VALLEY CENTER, Calif. --
In the midst of flashing lights, ringing bells and sleep-deprived gamblers at Harrah’s Resort in Valley Center, a row of men and women wearing their best formal evening attire walked through the chaos of the casino. The distinguished group escorted their dates, who were dressed to impress, as they made their way to gather for a professional dinner. While people outside the ballroom threw money at slot machines and black jack tables, Marines and sailors with I Marine Expeditionary Force stood proud as Stacie Black sang “I’m Proud to be an American” to kick off the event.
Sergeants major, master gunnery sergeants, and command master chief petty officers with I MEF came together Feb. 25 for a dine-in hosted by Sgt. Maj. Bradley Kasal, the I MEF sergeant major. The E-9s were from all four elements of the Marine Air Ground Task Force: command element, air combat element, ground combat element, and logistics combat element.
“My intent was to get everyone together to foster camaraderie and develop a unified team, as we are all in this together,” said Kasal. “I also wanted to remind them of who they are … Americans. On our name tapes, before Marines, is U.S.”
After Stacie, wife of Sgt. Maj. Troy Black, the 1st Marine Logistics Group sergeant major, concluded the opening song, each table introduced senior leaders filling up the seats.
Among dozens of Marines and sailors, there were three distinguished guests from each part of the MAGTF; Master Gunnery Sgt. Phillip Bemis, Master Gunnery Sgt. Ronald Talamantes, and Master Gunnery Sgt. Jody Wiemholt. Bemis is the Battalion Operations Chief at 1st Light Armored Reconnaissance Battalion, Talamantes is the G-3 Motor Transportation Chief at 1st Marine Logistics Group, and Wiemholt is the Maintenance Chief with Vertical Marine Fighter Attack Squadron 232. These Marines were hand-selected by their units as distinguished guests because of their professionalism and character.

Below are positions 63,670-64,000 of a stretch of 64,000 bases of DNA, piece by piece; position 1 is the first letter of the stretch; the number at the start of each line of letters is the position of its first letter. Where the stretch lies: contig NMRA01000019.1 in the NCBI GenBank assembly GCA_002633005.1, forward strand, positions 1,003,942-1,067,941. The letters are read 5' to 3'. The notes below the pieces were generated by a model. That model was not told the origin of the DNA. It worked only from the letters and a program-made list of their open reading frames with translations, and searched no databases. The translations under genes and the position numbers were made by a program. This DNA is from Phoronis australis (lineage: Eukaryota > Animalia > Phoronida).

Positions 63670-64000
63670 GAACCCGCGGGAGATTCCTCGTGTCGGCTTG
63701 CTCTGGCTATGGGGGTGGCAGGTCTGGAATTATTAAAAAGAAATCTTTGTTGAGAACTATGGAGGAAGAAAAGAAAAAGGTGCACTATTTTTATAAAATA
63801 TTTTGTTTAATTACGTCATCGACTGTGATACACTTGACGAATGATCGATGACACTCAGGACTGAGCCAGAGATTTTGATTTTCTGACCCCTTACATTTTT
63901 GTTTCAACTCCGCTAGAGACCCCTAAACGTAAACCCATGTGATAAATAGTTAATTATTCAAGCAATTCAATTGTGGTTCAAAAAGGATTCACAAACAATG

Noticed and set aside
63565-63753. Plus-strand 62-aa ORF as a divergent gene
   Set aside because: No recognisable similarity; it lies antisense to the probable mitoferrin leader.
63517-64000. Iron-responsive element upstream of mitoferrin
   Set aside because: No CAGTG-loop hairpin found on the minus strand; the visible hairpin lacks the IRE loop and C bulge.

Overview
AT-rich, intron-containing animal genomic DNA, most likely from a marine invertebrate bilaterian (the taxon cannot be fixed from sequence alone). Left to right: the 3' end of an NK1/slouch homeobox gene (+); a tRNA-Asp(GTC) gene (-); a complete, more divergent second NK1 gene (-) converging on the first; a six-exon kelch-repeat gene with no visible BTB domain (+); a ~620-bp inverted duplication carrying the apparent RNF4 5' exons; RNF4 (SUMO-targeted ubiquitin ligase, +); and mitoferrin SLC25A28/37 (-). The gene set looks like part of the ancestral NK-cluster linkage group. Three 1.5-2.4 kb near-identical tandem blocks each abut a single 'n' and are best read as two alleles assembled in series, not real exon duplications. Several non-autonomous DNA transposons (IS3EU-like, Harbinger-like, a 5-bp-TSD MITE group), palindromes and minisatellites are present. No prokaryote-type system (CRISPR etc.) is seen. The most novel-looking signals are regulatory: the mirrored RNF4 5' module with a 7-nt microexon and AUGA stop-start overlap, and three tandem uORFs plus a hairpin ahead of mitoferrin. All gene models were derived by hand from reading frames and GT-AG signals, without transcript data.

Retired Sgt. Maj. Frank Pulley also joined the leaders at the dinner as their guest speaker. Pulley’s Marine Corps career spanned over 30 years, his last active duty assignment being the 1st Marine Division’s sergeant major. He was transferred to the retired list on Feb. 1, 2008.
Pulley works to assist military veterans and transitioning service members with the hope to reduce the overall unemployment, under-employment, and homelessness rates. In May 2011, he founded Military Veteran Solutions, which collaborates with other veteran-friendly supporters such as the U.S. Chamber of Commerce Foundation. He serves as an advisor and consultant for their Hiring Our Heroes program.
Pulley explained how unique the Marine Corps organization is. He said despite being eight years removed, he still has not found an organization as great as the Corps. He still finds himself surrounded by Marines, whether it is speaking to groups or working with MVS.
This dinner gave the Marines and sailors a rare opportunity to create a heightened sense of patriotism and camaraderie within the senior enlisted leadership and further instill pride of belonging to, and being a part of the Marine Corps and I MEF team.
“Being able to interact with the leaders from all commands in the MEF lent to a greater respect and team mindset for all,” said Black. “This was also benefitted by the humble reminder of what we serve for … the United States of America, our families and our way of life as a free nation.”
Black explained that camaraderie is the most important result of any gathering outside the work environment. In this setting, Marines can break down the normal apprehensions of interacting with rank and billet and conversations can revolve around personal, rather than strictly professional affairs. This tends to build and strengthen relationships, making I MEF a stronger team.
“The senior leadership needs to think, act, believe, and perform as a team,” said Kasal. “We need to stick together and stand by each other. If one of us is in the fight, we all are. If one of us needs help, we all chip in. If senior leadership cannot, how can the rest of the MEF?”
This professional dinner not only fostered camaraderie but helped develop social, communication and people skills that an effective leader must possess. Kasal explained this was an opportunity he had to look each one of them in the eye and thank them for what they do.
“It was my way of saying thank you for service to Country, Corps, and MEF,” Kasal said.